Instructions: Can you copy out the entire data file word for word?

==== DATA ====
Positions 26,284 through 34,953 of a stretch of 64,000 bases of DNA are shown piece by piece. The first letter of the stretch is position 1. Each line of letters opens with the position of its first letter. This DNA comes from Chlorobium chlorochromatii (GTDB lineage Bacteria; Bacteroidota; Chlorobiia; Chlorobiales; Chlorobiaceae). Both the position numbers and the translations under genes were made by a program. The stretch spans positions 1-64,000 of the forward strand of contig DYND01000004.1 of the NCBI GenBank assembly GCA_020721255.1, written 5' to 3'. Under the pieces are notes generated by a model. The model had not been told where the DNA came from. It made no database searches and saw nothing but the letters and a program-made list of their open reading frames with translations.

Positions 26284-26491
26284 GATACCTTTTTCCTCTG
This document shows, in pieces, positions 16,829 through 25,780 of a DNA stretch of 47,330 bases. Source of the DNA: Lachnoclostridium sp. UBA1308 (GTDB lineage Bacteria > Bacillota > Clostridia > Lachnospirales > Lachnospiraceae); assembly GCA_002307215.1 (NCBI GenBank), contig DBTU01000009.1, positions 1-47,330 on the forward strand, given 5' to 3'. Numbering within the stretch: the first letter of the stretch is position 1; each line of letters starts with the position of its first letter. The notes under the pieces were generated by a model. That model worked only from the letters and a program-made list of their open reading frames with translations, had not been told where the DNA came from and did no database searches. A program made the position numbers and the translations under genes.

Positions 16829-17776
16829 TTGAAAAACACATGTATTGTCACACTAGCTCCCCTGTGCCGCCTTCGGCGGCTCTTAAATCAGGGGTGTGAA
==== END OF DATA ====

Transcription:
Positions 26,284 through 34,953 of a stretch of 64,000 bases of DNA are shown piece by piece. The first letter of the stretch is position 1. Each line of letters opens with the position of its first letter. This DNA comes from Chlorobium chlorochromatii (GTDB lineage Bacteria; Bacteroidota; Chlorobiia; Chlorobiales; Chlorobiaceae). Both the position numbers and the translations under genes were made by a program. The stretch spans positions 1-64,000 of the forward strand of contig DYND01000004.1 of the NCBI GenBank assembly GCA_020721255.1, written 5' to 3'. Under the pieces are notes generated by a model. The model had not been told where the DNA came from. It made no database searches and saw nothing but the letters and a program-made list of their open reading frames with translations.

Positions 26284-26491
26284 GATACCTTTTTCCTCTG
This document shows, in pieces, positions 16,829 through 25,780 of a DNA stretch of 47,330 bases. Source of the DNA: Lachnoclostridium sp. UBA1308 (GTDB lineage Bacteria > Bacillota > Clostridia > Lachnospirales > Lachnospiraceae); assembly GCA_002307215.1 (NCBI GenBank), contig DBTU01000009.1, positions 1-47,330 on the forward strand, given 5' to 3'. Numbering within the stretch: the first letter of the stretch is position 1; each line of letters starts with the position of its first letter. The notes under the pieces were generated by a model. That model worked only from the letters and a program-made list of their open reading frames with translations, had not been told where the DNA came from and did no database searches. A program made the position numbers and the translations under genes.

Positions 16829-17776
16829 TTGAAAAACACATGTATTGTCACACTAGCTCCCCTGTGCCGCCTTCGGCGGCTCTTAAATCAGGGGTGTGAA